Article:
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Can You Pay Taxes With a Credit Card?

By
Andrew Tavin
Andrew Tavin covers budgeting and credit scores for OppLoans. His experience as a comedian lends an approachable and humorous angle to his content and makes the scary parts of personal finance less intimidating for readers.
Updated on April 22, 2021
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Yes, you can! But it may cost you in other ways.

You can e-file your tax return. The Internal Revenue Service (IRS) website offers you the option to work out a payment plan if you need it. TurboTax walks you through the process step by step. You can even set up direct monthly payments to pay your taxes from your bank account. So with all of this incredible tax technology, why can’t taxpayers pay their federal tax bill with a credit card?

As it turns out, they can! Just not directly. 

While the IRS itself does not directly process tax payments from credit cards, they work with multiple payment processors who do. Unfortunately, there are processing fees and other limitations when you pay your tax bill with a credit card that would not incur with other payment methods. 

Are these convenience fees worth it come tax season?

Paying your tax bill with a credit card or debit card

The IRS website will direct you to three payment processors if you want to make a tax payment with a credit card. They are:

Each payment processor has different specifications regarding which cards or payment methods they can accept and how much they charge in fees or interest rates, which you can see here. Generally, using cards like Visa, Mastercard, American Express, and even Discover shouldn’t be a problem, but double-check before relying on this method to be sure. 

Each of the previously mentioned payment processors charges a percentage of the amount you owe for credit card use. They will also charge a flat fee for debit card use. The bottom line: Paying your federal income tax by credit or debit card is very much possible. 

Many states can also accept credit card payments for taxes owed to them, though you will have to check online to see if your state is one of them.

Of course, not all possible ideas in the personal finance world are good ideas. 

Is handling your tax payment with a credit card a good idea?

It really depends on your specific situation.

If you are planning to use a credit card because you cannot afford your tax burden, putting it all on your credit card balance is really just prolonging the issue. While you may get the IRS off your back in the short term, you could end up backing yourself into a financial corner (depending on your credit limit and interest rate) as other expenses pile up.

If you are considering paying your federal tax obligation with a credit card, it’s most important to first examine the cost to arrange an installment agreement with the IRS, according to certified public accountant (CPA) Bret Scholl. “More often than not, especially for tax returns filed on time, the penalties and interest charged by the IRS can be much less than those of a credit card.”

Working out an installment plan with the IRS comes with a setup fee that may be higher than the credit card transaction fee; however, using a credit card still comes with a risk of accumulating interest charges if you aren’t able to pay off your bill in full during the grace period. Your personal situation will determine the pros and cons of each option, so be sure to carefully examine the math before deciding how to handle your tax bill.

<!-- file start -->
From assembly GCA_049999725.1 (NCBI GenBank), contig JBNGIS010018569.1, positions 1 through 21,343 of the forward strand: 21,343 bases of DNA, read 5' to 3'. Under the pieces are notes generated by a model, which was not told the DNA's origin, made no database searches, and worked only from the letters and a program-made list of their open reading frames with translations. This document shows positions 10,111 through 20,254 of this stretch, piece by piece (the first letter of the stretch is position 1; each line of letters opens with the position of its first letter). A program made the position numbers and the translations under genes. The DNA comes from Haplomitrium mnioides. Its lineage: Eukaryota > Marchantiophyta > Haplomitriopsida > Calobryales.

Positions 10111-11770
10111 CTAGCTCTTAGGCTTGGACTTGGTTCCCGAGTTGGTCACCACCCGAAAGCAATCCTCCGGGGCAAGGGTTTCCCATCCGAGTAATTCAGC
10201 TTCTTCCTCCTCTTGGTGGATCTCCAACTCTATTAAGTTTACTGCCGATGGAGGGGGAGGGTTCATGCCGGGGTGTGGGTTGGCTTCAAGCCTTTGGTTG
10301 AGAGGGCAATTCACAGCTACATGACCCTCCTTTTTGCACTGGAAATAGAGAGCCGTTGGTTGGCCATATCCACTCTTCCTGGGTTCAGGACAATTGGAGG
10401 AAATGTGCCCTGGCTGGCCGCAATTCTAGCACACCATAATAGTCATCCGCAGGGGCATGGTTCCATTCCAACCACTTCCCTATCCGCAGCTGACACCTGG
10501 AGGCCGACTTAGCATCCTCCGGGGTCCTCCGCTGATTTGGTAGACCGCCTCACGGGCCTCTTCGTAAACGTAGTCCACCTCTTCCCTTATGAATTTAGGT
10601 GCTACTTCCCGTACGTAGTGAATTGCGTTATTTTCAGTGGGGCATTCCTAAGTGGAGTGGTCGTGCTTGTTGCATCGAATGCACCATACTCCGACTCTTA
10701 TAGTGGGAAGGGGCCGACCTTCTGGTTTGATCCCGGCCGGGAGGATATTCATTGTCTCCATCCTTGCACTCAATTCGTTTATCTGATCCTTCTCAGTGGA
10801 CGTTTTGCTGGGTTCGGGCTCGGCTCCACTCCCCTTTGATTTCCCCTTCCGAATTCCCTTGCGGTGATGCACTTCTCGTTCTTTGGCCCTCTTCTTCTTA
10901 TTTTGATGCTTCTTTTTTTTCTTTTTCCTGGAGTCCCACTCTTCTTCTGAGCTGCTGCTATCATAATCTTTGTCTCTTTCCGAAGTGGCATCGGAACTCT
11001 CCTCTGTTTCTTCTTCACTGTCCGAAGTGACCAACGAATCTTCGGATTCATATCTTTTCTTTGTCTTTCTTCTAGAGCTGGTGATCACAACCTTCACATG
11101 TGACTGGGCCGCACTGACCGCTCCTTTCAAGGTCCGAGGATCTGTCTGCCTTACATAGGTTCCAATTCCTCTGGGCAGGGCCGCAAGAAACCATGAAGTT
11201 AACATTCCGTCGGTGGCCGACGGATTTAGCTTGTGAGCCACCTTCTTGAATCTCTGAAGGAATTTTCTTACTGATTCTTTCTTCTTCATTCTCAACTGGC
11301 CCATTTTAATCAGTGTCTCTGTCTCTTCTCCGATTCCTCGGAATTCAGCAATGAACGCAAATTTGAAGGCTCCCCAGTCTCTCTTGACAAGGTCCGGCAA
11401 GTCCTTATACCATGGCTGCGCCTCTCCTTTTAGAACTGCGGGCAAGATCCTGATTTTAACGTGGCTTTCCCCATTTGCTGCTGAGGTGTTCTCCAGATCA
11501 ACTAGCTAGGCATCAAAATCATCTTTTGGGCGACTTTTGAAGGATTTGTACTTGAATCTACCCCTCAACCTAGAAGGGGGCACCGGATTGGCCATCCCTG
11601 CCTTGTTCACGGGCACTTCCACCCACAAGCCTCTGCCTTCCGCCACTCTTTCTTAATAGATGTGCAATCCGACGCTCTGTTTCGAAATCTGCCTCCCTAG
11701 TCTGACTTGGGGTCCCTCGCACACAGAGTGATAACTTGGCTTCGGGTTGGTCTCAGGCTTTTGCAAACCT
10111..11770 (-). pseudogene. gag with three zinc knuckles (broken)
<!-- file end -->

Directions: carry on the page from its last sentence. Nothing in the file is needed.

Credit card benefits

While using a credit card to pay your taxes may add to your overall tax bill expense, it could be a reasonable option in the right circumstances.

“If someone has some noninterest-bearing credit card offers that cover the period they need [to pay off their tax bill], that can be an even better deal,” Scholl says. “It makes sense, especially for longer-term payment arrangements, to carefully compare what you would pay the credit card or loan company to what the IRS would charge you.”

Assuming you have good credit card habits and a rewards credit card, it might be beneficial to charge your tax bill if you are able to handle the fees. Cards that give you cash back or travel reward perks might (with an emphasis on might) provide benefits that outweigh the fees for using them, but you will have to do some math to figure that out.

We won’t go through a list of rewards cards, but when considering your options, look out for whether there is an annual fee and if that advertised sign-up bonus comes with an expiration date.

Remember: Your situation is unique to you

As always, everyone is different. The temptation to put a big tax bill on the credit card may be strong at times, but you need to analyze each situation with full awareness of possible benefits and consequences. 

Finally, if you’ve been financially impacted by COVID-19, you can check IRS updates related to the pandemic here. The IRS has once again extended the 2021 filing deadline as they did last year, this time to May 17th. If you need an additional extension, you can also request one.  

Article contributors
Brett Scholl

Bret Scholl has been in the practice of public accounting since 1981. Bret has worked with thousands of businesses and professionals to combine his high level of tax, finance, and business expertise with a client-centered approach. Together, Bret and his clients build lasting partnerships to create, grow, and sustain successful businesses and their owners’ personal finances. 

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